1. Navigate to the Download Button on the side of their website.

Arithmetic In Python Shell

Now that you have Python set up and opened, its time to begin. When you have opened IDLE Python GUI, this is what you'll see, the Python Shell.

The Python Shell is an interactive module where you can input some code and Python will give you the output. You can do arithmetic and basic commands with this, but we won't be using it when coding programs. To begin with though, let's do some arithmethic to get a feel of Python's Shell. Type the following into the Shell and press enter:

5 + 3

Input ->>

And you should get this:

Output ->>

The Python Shell

As you can see, its possible for you to do arithmetic in Python Shell with multiplication, division, subtraction and addition. Not only that but you can also work with big numbers too, a feature that is not available on your calculator.

The >>> is known as a prompt. This means that it is prompting you to write something or waiting for you to give it a command.

With the Shell, you can also print text too. Try typing the following line of code exactly after the prompt and hit enter.

print("Hello World!")

The Text Editor

Well done! You have just gotten your computer to say Hello World! to you. Hello World is usually the first command that beginner programmers ask the computer to do, it has become a tradition. However, it is not a proper program yet, we cannot save it or build on it, it is only a one-line prompt. Instead, we will have to build a program that we can save, reuse and build upon.

To do this, you will need a text editor. In this editor, you can write code, build programs and save these which can be accessed again. Python has a text editor built in. To access it, whilst in Python Shell, go to File and then New Window. This will open up a blank screen waiting for you to fill it up with code. The Shell will give you your output based on the code you've written. It's time to get building!

Writing Your First Program

In your New Window, type the following onto the first line.

Once you have the following typed in exactly, go to File and then Save As. Save your program wherever you want, it does not have to be in your Python Folder. I suggest you create a folder where you can put all your programs. Then, press Run and then Run Module or press F5 as a shortcut. Your program will print Hello World in the Python Shell.

print("Hello World!")

What Your Program Should Look Like

  • The word print means that you want the computer screen to output the text in the brackets to the user, in short, you want text printed on the screen. So, if you want to print text on the screen, use print. You will notice that the word print is highlighted in purple (if you are using Python 3). This is known as syntax highlighting and is one of Python's main features. All functions (or actions that you want your computer to perform) are highlighted in purple. Any words highlighted in purple means that they are keywords, Python recognises them. If you typed printy instead of print, you will notice that it is no longer highlighted in purple. That way you know if you went wrong.
  • After the word print, you have a bracket, then double quotation marks, then your text, your double quotation marks once more and your bracket.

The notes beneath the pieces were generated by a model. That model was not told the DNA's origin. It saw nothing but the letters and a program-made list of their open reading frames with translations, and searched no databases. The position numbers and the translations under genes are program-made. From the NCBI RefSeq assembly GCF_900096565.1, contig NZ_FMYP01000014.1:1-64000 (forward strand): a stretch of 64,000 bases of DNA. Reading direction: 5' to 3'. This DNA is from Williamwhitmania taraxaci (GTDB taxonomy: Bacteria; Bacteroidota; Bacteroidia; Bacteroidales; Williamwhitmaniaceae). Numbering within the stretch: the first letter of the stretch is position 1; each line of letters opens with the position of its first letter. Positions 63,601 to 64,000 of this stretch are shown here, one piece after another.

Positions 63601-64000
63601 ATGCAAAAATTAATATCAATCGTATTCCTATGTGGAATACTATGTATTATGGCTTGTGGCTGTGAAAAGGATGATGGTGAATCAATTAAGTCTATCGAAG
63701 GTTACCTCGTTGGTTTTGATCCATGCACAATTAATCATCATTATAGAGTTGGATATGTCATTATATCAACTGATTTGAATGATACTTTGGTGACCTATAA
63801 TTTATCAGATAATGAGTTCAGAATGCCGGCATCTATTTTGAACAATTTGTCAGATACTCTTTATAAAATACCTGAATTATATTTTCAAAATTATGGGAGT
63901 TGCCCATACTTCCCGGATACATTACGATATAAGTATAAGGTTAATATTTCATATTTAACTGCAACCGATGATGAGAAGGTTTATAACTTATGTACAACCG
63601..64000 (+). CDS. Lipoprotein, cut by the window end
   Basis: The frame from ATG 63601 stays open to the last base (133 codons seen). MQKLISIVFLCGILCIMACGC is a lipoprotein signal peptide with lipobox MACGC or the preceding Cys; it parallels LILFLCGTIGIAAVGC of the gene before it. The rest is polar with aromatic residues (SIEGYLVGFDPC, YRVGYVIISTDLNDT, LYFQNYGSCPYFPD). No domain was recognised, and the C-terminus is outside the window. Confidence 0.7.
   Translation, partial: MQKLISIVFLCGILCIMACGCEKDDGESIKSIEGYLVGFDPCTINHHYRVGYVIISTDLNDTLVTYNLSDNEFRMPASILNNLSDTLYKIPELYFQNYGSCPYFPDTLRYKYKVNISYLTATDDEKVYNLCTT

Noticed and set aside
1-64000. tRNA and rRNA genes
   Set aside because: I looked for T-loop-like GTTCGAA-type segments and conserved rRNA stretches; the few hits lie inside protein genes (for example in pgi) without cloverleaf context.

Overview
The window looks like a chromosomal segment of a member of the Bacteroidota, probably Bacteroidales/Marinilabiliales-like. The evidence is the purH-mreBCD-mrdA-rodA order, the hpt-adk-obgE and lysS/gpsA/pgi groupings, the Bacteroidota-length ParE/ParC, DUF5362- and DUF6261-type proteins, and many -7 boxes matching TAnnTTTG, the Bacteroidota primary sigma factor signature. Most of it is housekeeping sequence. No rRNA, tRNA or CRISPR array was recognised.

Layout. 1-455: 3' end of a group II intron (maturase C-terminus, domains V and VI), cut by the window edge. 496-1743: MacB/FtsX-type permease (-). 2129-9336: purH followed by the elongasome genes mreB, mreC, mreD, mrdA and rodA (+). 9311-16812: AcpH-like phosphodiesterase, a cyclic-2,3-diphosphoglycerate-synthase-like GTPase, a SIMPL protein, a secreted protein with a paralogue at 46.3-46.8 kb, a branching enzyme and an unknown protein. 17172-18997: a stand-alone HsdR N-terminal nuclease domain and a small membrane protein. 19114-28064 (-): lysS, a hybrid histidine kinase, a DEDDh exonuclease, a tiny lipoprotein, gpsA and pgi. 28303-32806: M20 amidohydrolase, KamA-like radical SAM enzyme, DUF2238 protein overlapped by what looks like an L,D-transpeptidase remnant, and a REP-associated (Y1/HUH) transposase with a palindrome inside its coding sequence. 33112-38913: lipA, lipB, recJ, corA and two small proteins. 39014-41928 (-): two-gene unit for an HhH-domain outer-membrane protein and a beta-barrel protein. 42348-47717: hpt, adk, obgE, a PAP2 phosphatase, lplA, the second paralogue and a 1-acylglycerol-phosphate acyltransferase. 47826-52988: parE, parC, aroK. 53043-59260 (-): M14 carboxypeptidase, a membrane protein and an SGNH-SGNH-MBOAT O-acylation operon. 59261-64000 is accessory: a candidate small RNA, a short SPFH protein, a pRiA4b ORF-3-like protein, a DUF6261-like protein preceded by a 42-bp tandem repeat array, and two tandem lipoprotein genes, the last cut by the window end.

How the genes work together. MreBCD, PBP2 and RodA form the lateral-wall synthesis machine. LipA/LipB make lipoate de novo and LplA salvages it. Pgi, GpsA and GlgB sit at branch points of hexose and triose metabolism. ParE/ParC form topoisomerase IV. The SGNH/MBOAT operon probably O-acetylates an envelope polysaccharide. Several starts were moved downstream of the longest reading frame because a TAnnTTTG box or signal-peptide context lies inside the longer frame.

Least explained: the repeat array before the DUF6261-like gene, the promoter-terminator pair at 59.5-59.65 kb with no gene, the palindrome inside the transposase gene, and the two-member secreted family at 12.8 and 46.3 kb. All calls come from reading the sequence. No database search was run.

• You will notice that the text that we wrote is highlighted in green. Python is telling us that it is a piece of text and is a string.

Strings

What is a string? Well, a string is basically a piece of text within a program that will be used in the output of the program. Strings are enclosed in either single quotes or double quotes, and are highlighted in green. You can print any text you like by putting the function print in front of the string. You will be using strings all the time when writing programs so get yourself familiar to them! Other examples of strings include:


print("My name is ...")
print("Its nice to meet you")
print('Hi!')

What do you think of this tutorial?

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In The Next Tutorial...

You will be learning about variables, embedding variables in your code. how to create an interactive program where you will communicate with your computer and input.

Click here for Tutorial 2 in Learn To Program With Python.

© 2013 Susan W

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    • susi10 profile image
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      Susan W 3 years ago from The British Isles, Europe

      Hi Ron!

      Thank you for trying this out and I am glad that you found it useful. Good question! Hmm..that must be very frustrating for you. I would suggest deleting the two Python folders (which are usually downloaded into the Computer OS:C folder on Win7) and re-downloading the 32/64 bit version again. Check what bits your computer (32 or 64 bit) is:

      http://windows.microsoft.com/en-IE/windows7/find-o...

      Here is the exact link for it, make sure you download the version mentioned above.

      http://python.org/download/releases/3.3.4/

      The command line and Python GUI IDLE are both downloaded as part of the package.

      If the problem persists, please let me know and I will try to solve it in more depth (I might send you an email). Or, send a quick email to the Python customer team, they have been helpful to me in the past.

    • RonElFran profile image

      Ronald E. Franklin 3 years ago from Mechanicsburg, PA

      Very good step-by-step tutorial . I had only one problem. After downloading Python as you indicate, when I looked for IDLE in the main Python folder, it wasn't there. Since I'm running Win7, I went back and downloaded the 64-bit version. Same thing. But then I noticed that both "IDLE (Python GUI)" and "Python (command line)" have appeared on my Start menu. So, now I do have the GUI, though it still doesn't show in the folder. I'm not sure if this happens just for Win7. Anyway, I appreciate the intro to Python. Thanks!